that constitute North Chicago's Rogers Park neighborhood. Coming to a
poignant climax, it will illuminate the true multicultural spirit of
The Watcherís Game is a fantastical tale of the journey that a
Chicago Tribune newspaper reporter, Joseph Altman, takes when he
investigates the dramatic public suicide of a celebrated spiritual leader
and uncovers both horrible truths and mind-blowing new technology and
What were your sources of inspiration when
dreaming up The Watcher's Game?
Well, I was working on various scripts, leap-frogging from idea to
idea, but about 5 months ago, something gripped me in the night and a
cascade of images and scenes flowed through my mind. The next day I began
writing and within two weeks the 1st draft of a new script, The
Watcherís Game, had poured out of me.
Itís a dark comedy, psychological drama and through its characters I
humorously explore new-age archetypes from communities Iíve been
immersed in since I was on my own existential quest, hitchhiking
cross-country at age 16.
It also deals with the philosophical contemplations that intrigue me
most. It thematically explores the intersection of new technology and
mysticism. The filmís title is derived from quantum principles. And the
question that this intersectional theme poses is, Ďis our psyche inside
our skull or are we inside our psyche?í
What can you tell us
about the film's intended look and feel yet?
Visually, it will be bold, bright, and ironic. The script has a poetic
humor that contains both great tragedy and unsullied freedom. Itís a
dark comedy with an effervescent tone. The weighty subject matters of
death and failure ultimately lead to the quest for existential freedom and
a sense of the wild absurdity of life itself. The film will create an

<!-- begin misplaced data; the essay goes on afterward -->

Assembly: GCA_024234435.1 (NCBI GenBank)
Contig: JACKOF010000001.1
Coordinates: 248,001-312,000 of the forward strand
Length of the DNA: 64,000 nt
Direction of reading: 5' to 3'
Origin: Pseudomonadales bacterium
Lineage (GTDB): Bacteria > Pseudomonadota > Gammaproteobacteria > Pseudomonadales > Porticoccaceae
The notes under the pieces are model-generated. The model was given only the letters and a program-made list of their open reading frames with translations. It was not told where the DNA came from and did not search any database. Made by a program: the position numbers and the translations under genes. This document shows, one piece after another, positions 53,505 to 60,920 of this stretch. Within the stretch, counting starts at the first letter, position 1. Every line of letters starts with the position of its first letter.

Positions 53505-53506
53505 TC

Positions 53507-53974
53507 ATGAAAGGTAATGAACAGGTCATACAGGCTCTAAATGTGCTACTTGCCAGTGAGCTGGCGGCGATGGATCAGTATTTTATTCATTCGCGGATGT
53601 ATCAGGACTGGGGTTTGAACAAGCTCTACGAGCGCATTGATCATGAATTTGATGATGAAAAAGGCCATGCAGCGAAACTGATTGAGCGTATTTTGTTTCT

inventive cocktail out of tried and true ingredients with a heavy splash
of new technology thrown into the mix.
you can tell us about The Watcher's Game's cast yet?
I want Adam Driver to play the lead. Ha! But, no, I do. Iím not sure
about the cast yet, but I will be trying to attach a name actor as the
far as I know, The Watcher's Game is still in pre-production as we
speak - so what's the schedule, and any idea when and where the film might
be released, however tentatively?
planning to shoot it next summer of 2020, and then release it as soon as
possible in 2021.
Filmmakers who inspire
Iím inspired by Paweł
Pawlikowski, Bong Joon-Ho, Luca Guadagnino, Jean-Marc Vallťe, Nicolas
Winding Refn, Kim Ki-duk, Martin Scorsese, David Lynch, David FincherÖto
name a handful.
Your favourite movies?
Feeling lucky ?
any of my partnershops yourself
for more, better results ?
The links below
will take you
Parasite by Jong Boon-Ho (Palm díOr winner) instantly became a new
favorite upon watching it at its Cannes premiere. Other favorites are: Soy
Cuba, Mulholland Drive, I Am Love, My Summer of Love, Water Lilies, Blue
is the Warmest Color, The Cruise, Synedoche New York, Get Out. Those are
... and of
course, films you really deplore?
Hmm, I really donít like formulaic films that donít do anything
new. Hollywood formulaic, regurgitated stuff. That would be so many.
Let me think if there is anything I really hate. Hmmm, you know, I just
donít watch those, I know which ones they are from the outset and I
Facebook, whatever else?
Anything else you're dying to
mention and I have merely forgotten to ask?
This has been
an amazing interview. Thank you so much for the great questions.